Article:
Re: [PATCH] nohz1: Documentation
From: Rob Landley
Date: Mon Mar 18 2013 - 14:13:22 EST
On 03/18/2013 11:29:42 AM, Paul E. McKenney wrote:
First attempt at documentation for adaptive ticks.
It's really long and repetitive? And really seems like it's kconfig
The CONFIG_NO_HZ=y and CONFIG_NO_HZ_FULL=y options cause the kernel
to (respectively) avoid sending scheduling-clock interrupts to idle
processors, or to processors with only a single single runnable task.
You can disable this at boot time with kernel parameter "nohz=off".
This reduces power consumption by allowing processors to suspend more
deeply for longer periods, and can also improve some computationally
intensive workloads. The downside is coming out of a deeper sleep can
reduce realtime response to wakeup events.
This is split into two config options because the second isn't quite
finished and won't reliably deliver posix timer interrupts, perf
events, or do as well on CPU load balancing. The
option enables a workaround to force tick delivery every 4 jiffies to
handle RCU events. See the CONFIG_RCU_NOCB_CPU option for a different
+1. It increases the number of instructions executed on the path
+ to and from the idle loop.
This detail didn't get mentioned in my summary.
+5. The LB_BIAS scheduler feature is disabled by adaptive ticks.
I have no idea what that one is, my summary didn't mention it.
+Another approach is to offload RCU callback processing to "rcuo"
+using the CONFIG_RCU_NOCB_CPU=y. The specific CPUs to offload may be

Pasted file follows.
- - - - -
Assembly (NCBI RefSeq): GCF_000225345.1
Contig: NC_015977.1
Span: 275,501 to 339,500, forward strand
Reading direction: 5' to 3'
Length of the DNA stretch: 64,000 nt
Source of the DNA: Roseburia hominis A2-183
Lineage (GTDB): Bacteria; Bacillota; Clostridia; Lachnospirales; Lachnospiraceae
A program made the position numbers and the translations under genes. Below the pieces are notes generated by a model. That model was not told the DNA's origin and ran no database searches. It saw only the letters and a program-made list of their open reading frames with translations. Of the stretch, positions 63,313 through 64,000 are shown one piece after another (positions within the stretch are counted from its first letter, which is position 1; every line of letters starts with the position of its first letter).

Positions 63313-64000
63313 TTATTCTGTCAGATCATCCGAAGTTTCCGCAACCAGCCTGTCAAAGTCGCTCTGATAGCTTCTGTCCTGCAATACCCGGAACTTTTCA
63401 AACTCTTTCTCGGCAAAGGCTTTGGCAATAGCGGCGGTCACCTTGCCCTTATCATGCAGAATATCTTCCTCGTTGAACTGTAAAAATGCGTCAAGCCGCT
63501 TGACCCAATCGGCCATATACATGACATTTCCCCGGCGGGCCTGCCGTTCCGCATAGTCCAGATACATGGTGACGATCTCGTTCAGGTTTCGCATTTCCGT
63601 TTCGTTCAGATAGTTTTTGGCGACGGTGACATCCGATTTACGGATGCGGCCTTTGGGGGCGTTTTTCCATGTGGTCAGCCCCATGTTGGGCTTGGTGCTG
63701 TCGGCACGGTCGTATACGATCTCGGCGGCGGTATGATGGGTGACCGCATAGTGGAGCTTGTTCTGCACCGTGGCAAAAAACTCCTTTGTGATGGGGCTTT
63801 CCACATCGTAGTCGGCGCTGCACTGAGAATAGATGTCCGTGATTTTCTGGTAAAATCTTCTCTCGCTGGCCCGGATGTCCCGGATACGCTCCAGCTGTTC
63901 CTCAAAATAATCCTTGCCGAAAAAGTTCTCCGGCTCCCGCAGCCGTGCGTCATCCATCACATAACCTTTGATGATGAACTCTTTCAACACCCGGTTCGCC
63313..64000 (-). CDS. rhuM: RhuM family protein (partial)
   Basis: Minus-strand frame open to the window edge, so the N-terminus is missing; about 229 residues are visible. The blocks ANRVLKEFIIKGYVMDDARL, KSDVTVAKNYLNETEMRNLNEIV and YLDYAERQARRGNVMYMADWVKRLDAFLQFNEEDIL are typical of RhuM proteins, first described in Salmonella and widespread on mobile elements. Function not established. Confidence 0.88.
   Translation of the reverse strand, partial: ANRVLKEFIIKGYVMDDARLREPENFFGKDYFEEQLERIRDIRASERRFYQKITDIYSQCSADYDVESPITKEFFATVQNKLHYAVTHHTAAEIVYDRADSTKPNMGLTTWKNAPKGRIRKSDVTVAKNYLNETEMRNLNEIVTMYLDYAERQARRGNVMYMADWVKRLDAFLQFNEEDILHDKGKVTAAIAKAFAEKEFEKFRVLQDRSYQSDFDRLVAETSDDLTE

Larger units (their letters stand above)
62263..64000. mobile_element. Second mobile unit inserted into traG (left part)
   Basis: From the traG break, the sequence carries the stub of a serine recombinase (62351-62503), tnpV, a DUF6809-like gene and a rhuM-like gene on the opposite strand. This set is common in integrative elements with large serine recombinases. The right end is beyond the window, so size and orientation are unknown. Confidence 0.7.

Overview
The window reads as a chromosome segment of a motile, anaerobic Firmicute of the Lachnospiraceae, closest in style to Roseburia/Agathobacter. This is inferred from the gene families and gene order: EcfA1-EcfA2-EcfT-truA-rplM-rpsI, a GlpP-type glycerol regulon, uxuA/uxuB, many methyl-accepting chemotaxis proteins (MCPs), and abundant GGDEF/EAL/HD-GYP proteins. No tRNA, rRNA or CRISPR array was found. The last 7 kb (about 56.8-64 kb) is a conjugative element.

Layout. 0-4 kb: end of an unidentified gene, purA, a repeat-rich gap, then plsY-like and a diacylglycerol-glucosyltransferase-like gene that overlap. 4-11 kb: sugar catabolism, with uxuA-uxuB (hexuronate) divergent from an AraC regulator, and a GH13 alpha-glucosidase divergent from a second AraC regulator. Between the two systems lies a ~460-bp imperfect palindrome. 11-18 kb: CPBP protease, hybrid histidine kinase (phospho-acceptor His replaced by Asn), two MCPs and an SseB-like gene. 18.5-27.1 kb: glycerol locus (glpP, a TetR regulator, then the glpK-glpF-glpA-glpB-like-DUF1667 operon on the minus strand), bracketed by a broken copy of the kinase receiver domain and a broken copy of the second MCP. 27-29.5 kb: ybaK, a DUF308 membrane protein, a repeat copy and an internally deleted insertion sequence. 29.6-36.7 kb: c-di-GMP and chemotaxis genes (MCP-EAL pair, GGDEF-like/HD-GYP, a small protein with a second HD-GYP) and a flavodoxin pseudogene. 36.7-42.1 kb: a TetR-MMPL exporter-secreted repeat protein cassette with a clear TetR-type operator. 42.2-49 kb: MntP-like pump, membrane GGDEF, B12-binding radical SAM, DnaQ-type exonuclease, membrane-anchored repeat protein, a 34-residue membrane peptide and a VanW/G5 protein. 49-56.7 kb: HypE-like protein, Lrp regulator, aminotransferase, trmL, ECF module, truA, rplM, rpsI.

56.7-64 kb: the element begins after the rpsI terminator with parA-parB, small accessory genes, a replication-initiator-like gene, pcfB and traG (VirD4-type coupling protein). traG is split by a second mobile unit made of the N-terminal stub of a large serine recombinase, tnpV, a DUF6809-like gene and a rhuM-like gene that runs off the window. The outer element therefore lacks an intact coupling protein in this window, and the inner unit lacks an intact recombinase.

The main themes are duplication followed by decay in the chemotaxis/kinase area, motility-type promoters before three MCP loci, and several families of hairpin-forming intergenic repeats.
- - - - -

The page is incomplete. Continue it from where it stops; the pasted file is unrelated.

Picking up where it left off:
+selected via several methods:
+1. The "rcu_nocbs=" kernel boot parameter, which takes a
+ list of CPUs and CPU ranges, for example, "1,3-5" selects CPUs
+ 3, 4, and 5.
+2. The RCU_NOCB_CPU_ZERO=y Kconfig option, which causes CPU 0 to
+ be offloaded. This is the build-time equivalent of
+3. The RCU_NOCB_CPU_ALL=y Kconfig option, which causes all CPUs
+ to be offloaded. On a 16-CPU system, this is equivalent to
+The offloaded CPUs never have RCU callbacks queued, and therefore RCU
+never prevents offloaded CPUs from entering either dyntick-idle mode
+adaptive-tick mode. That said, note that it is up to userspace to
+pin the "rcuo" kthreads to specific CPUs if desired. Otherwise, the
+scheduler will decide where to run them, which might or might not be
+where you want them to run.
Ok, this whole chunk was just confusing and I glossed it. Why on earth
you offer three wildly different ways to do the same thing? (You have
options to set defaults?) I _think_ the gloss is just:
RCU_NOCB_CPU_ALL=y moves each processor's RCU callback handling into
its own kernel thread, which the user can pin to specific CPUs if
desired. If you only want to move specific processors' RCU handling
to threads, list those processors on the kernel command line ala
But that's a guess.
+o Additional configuration is required to deal with other sources
+ of OS jitter, including interrupts and system-utility tasks
+ and processes.
+o Some sources of OS jitter can currently be eliminated only by
+ constraining the workload. For example, the only way to
+ OS jitter due to global TLB shootdowns is to avoid the unmapping
+ operations (such as kernel module unload operations) that result
+ in these shootdowns. For another example, page faults and TLB
+ misses can be reduced (and in some cases eliminated) by using
+ huge pages and by constraining the amount of memory used by the
If you want to write a doc on reducing system jitter, go for it. This is
a topic transition near the end of a document.
+o At least one CPU must keep the scheduling-clock interrupt going
+ in order to support accurate timekeeping.
How? You never said how to tell a processor _not_ to suppress interrupts
when CONFIG_THE_OTHER_HALF_OF_NOHZ is enabled.
I take it the problem is the value in the sysenter page won't get
so gettimeofday() will see a stale value until the CPU hog stops
suppressing interrupts? I thought the first half of NOHZ had a way of
dealing with that many moons ago? (Did sysenter cause a regression?)
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